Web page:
Biankin, Andrew V / Waddell, Nicola / Kassahn, Karin S / Gingras, Marie-Claude / Muthuswamy, Lakshmi B / Johns, Amber L / Miller, David K / Wilson, Peter J / Patch, Ann-Marie / Wu, Jianmin / Chang, David K / Cowley, Mark J / Gardiner, Brooke B / Song, Sarah / Harliwong, Ivon / Idrisoglu, Senel / Nourse, Craig / Nourbakhsh, Ehsan / Manning, Suzanne / Wani, Shivangi / Gongora, Milena / Pajic, Marina / Scarlett, Christopher J / Gill, Anthony J / Pinho, Andreia V / Rooman, Ilse / Anderson, Matthew / Holmes, Oliver / Leonard, Conrad / Taylor, Darrin / Wood, Scott / Xu, Qinying / Nones, Katia / Fink, J Lynn / Christ, Angelika / Bruxner, Tim / Cloonan, Nicole / Kolle, Gabriel / Newell, Felicity / Pinese, Mark / Mead, R Scott / Humphris, Jeremy L / Kaplan, Warren / Jones, Marc D / Colvin, Emily K / Nagrial, Adnan M / Humphrey, Emily S / Chou, Angela / Chin, Venessa T / Chantrill, Lorraine A / Mawson, Amanda / Samra, Jaswinder S / Kench, James G / Lovell, Jessica A / Daly, Roger J / Merrett, Neil D / Toon, Christopher / Epari, Krishna / Nguyen, Nam Q / Barbour, Andrew / Zeps, Nikolajs / Anonymous5580740 / Kakkar, Nipun / Zhao, Fengmei / Wu, Yuan Qing / Wang, Min / Muzny, Donna M / Fisher, William E / Brunicardi, F Charles / Hodges, Sally E / Reid, Jeffrey G / Drummond, Jennifer / Chang, Kyle / Han, Yi / Lewis, Lora R / Dinh, Huyen / Buhay, Christian J / Beck, Timothy / Timms, Lee / Sam, Michelle / Begley, Kimberly / Brown, Andrew / Pai, Deepa / Panchal, Ami / Buchner, Nicholas / De Borja, Richard / Denroche, Robert E / Yung, Christina K / Serra, Stefano / Onetto, Nicole / Mukhopadhyay, Debabrata / Tsao, Ming-Sound / Shaw, Patricia A / Petersen, Gloria M / Gallinger, Steven / Hruban, Ralph H / Maitra, Anirban / Iacobuzio-Donahue, Christine A / Schulick, Richard D / Wolfgang, Christopher L / Morgan, Richard A / Lawlor, Rita T / Capelli, Paola / Corbo, Vincenzo / Scardoni, Maria / Tortora, Giampaolo / Tempero, Margaret A / Mann, Karen M / Jenkins, Nancy A / Perez-Mancera, Pedro A / Adams, David J / Largaespada, David A / Wessels, Lodewyk F A / Rust, Alistair G / Stein, Lincoln D / Tuveson, David A / Copeland, Neal G / Musgrove, Elizabeth A / Scarpa, Aldo / Eshleman, James R / Hudson, Thomas J / Sutherland, Robert L / Wheeler, David A / Pearson, John V / McPherson, John D / Gibbs, Richard A / Grimmond, Sean M. ·The Kinghorn Cancer Centre, 370 Victoria Street, Darlinghurst, Sydney, New South Wales 2010, Australia. ·Nature · Pubmed #23103869.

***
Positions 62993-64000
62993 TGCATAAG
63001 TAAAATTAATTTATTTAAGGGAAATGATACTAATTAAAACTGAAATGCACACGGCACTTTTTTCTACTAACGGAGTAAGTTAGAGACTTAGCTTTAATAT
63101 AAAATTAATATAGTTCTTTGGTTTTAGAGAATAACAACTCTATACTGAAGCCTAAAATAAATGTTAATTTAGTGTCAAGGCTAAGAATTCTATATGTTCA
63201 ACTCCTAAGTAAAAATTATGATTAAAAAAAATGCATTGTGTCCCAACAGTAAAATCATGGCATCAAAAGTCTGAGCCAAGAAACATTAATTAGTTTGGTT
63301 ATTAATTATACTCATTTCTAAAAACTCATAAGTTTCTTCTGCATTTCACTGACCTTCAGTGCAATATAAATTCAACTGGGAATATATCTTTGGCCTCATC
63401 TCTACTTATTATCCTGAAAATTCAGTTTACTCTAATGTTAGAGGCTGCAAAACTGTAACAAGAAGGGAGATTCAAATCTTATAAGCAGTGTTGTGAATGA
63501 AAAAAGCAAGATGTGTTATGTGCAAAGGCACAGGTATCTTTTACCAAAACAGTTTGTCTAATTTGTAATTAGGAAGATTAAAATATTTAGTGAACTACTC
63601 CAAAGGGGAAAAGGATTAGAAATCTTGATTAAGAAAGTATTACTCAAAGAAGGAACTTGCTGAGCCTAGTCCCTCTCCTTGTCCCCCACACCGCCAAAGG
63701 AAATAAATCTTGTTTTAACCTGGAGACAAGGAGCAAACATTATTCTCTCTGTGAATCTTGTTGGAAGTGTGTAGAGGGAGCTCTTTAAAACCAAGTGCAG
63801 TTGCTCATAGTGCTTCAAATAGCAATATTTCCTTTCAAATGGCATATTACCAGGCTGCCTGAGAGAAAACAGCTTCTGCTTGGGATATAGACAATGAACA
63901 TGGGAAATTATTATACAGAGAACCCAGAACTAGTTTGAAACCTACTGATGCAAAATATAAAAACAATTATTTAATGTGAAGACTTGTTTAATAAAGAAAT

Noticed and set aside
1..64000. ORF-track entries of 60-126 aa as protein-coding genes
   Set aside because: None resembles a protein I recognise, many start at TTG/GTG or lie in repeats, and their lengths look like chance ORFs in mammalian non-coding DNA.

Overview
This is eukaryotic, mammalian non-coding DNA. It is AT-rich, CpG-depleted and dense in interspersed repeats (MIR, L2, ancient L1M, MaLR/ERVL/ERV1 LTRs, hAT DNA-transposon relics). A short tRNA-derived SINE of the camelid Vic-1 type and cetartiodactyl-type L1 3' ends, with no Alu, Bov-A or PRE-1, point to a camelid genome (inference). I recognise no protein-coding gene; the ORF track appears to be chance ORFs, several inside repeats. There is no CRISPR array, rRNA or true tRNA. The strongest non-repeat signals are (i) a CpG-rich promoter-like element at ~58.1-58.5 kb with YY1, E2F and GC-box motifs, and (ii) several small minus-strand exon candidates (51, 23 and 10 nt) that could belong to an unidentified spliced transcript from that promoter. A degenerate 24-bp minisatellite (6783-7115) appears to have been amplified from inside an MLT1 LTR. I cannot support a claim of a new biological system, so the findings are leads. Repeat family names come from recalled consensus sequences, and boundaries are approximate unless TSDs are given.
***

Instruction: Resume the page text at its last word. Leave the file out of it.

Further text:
ABSTRACT: Pancreatic cancer is a highly lethal malignancy with few effective therapies. We performed exome sequencing and copy number analysis to define genomic aberrations in a prospectively accrued clinical cohort (n = 142) of early (stage I and II) sporadic pancreatic ductal adenocarcinoma. Detailed analysis of 99 informative tumours identified substantial heterogeneity with 2,016 non-silent mutations and 1,628 copy-number variations. We define 16 significantly mutated genes, reaffirming known mutations (KRAS, TP53, CDKN2A, SMAD4, MLL3, TGFBR2, ARID1A and SF3B1), and uncover novel mutated genes including additional genes involved in chromatin modification (EPC1 and ARID2), DNA damage repair (ATM) and other mechanisms (ZIM2, MAP2K4, NALCN, SLC16A4 and MAGEA6). Integrative analysis with in vitro functional data and animal models provided supportive evidence for potential roles for these genetic aberrations in carcinogenesis. Pathway-based analysis of recurrently mutated genes recapitulated clustering in core signalling pathways in pancreatic ductal adenocarcinoma, and identified new mutated genes in each pathway. We also identified frequent and diverse somatic aberrations in genes described traditionally as embryonic regulators of axon guidance, particularly SLIT/ROBO signalling, which was also evident in murine Sleeping Beauty transposon-mediated somatic mutagenesis models of pancreatic cancer, providing further supportive evidence for the potential involvement of axon guidance genes in pancreatic carcinogenesis.